Respiratory Diseases Related to Work on the Farm


Inflammation of the bronchial tubes of the lung, leading to cough productive of phlegm. In order for this to be considered chronic bronchitis, it must be present for at least several months of the year. This is more common in farmers than persons who do not work on a farm. In the population as a whole, smoking is the main risk factor for this disorder.


Inflammation of the bronchial tubes that lasts for several days or weeks. This causes cough and mild chest tightness in some people. Heavy exposure to grain dust is one thing that causes this condition.


This syndrome consists of fever, chills and a flu-like feeling which begins 4-6 hours after heavy exposure to organic dust. The most common causes include breathing large amounts of grain dust or being exposed to mold spores when uncapping a silo. Wearing a dust mask helps prevent this.


This is an allergic reaction in the lung to spores from molds, to some bacteria that grow in spoiled hay or to poultry feathers (rarely). Symptoms include a fever, dry cough and severe fatigue which begin 4-6 hours after the exposure. This problem is uncommon but can cause severe disability if not recognized and treated.


Spasm and inflammation of the bronchial tubes cause cough, wheezing, chest tightness and shortness of breath in asthma. A variety of exposures to dust and fumes can worsen asthma in farmers. Wearing a dust mask and regular use of medications can help prevent symptoms.


These problems are caused by gases such as ammonia (found in animal confinement units) as well as by grain dust. They can be made less severe by good ventilation and use of respiratory protective devices. Some people with nasal and eye symptoms have allergies. They should discuss possible use of medication for the allergy with their physician.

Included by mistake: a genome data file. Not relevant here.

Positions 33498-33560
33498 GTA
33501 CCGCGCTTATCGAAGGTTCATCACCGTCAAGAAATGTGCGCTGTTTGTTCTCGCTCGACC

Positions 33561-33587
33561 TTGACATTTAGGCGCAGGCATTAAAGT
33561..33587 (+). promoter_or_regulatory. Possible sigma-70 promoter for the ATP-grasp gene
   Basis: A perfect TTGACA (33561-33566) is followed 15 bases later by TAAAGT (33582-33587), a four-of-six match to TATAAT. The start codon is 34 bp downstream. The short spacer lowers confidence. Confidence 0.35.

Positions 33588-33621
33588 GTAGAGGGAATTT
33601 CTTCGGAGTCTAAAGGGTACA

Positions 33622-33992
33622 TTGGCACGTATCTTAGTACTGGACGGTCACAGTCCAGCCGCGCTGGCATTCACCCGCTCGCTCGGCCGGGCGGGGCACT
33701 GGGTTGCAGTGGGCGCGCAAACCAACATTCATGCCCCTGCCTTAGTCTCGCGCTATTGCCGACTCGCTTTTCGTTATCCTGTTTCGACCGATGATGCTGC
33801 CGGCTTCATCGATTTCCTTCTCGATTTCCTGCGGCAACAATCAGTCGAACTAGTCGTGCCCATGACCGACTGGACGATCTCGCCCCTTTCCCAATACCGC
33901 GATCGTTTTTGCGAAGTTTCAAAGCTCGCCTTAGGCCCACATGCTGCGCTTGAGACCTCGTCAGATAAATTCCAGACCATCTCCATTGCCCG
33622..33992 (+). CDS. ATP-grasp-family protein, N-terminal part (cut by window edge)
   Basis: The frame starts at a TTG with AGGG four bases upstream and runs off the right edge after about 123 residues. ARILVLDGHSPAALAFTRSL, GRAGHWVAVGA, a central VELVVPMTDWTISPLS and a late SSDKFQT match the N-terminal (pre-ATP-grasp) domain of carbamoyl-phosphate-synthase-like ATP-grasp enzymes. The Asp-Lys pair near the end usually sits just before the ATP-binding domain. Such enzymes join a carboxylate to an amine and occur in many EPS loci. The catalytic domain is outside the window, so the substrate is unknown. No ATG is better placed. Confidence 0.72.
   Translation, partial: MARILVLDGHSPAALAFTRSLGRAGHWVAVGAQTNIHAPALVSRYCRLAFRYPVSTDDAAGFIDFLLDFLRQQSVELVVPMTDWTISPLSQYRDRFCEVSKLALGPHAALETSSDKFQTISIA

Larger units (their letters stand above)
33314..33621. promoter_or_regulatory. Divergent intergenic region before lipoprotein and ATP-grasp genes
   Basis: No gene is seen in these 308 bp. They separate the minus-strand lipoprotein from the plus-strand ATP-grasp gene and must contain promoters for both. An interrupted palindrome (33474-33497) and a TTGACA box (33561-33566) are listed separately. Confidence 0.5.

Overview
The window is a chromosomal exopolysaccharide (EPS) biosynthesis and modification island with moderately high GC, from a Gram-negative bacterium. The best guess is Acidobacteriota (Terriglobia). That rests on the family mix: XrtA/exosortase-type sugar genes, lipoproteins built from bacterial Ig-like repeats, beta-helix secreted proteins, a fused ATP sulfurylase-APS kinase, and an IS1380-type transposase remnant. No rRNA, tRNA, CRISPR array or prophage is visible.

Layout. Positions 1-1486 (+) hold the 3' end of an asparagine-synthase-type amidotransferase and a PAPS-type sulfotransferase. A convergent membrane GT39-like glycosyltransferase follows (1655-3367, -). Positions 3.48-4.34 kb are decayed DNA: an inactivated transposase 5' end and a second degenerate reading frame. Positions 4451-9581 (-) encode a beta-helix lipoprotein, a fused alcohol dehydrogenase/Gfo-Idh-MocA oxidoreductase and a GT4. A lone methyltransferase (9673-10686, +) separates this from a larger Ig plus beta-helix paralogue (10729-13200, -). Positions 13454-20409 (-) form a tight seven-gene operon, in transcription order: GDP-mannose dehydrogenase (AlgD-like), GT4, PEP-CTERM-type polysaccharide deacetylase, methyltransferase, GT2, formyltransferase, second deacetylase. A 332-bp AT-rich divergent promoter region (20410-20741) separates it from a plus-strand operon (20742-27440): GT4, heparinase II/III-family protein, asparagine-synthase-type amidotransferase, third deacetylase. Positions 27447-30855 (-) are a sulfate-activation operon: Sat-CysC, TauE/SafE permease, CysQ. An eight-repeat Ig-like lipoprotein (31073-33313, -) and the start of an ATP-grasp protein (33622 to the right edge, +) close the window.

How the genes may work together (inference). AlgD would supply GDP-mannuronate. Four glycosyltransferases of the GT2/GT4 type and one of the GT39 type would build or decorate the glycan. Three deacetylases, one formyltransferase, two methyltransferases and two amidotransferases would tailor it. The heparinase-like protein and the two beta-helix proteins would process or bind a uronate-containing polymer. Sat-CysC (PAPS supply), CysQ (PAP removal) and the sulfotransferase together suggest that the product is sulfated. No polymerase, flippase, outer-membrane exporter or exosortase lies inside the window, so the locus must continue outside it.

• Make sure all workers have access to masks when needed.
  • Discard disposable masks when they become soiled on the inside or become clogged.
  • Disposable masks should have two straps for better fit.
  • Disposable masks worn in dusty environments should be NIOSH approved for use in dusts and mists.
  • Look for these kinds of respiratory protective devices in your local farm supply store and supply catalogs.

Two strap mask with exhalation valve Half-face mask with replaceable cartridge Powered air purifying respirator

This document was produced by the Nebraska Rural Health and Safety Coalition. Funded in part by a grant from the W.K. Kellogg Foundation. Nebraska Rural Health and Safety Coalition, University of Nebraska Medical Center, 600 South 42nd Street, Omaha, Nebraska 68198-5300. Phone: (402) 559-7397. FAX: (402) 559-8210.

Disclaimer and Reproduction Information: Information in NASD does not represent NIOSH policy. Information included in NASD appears by permission of the author and/or copyright holder. More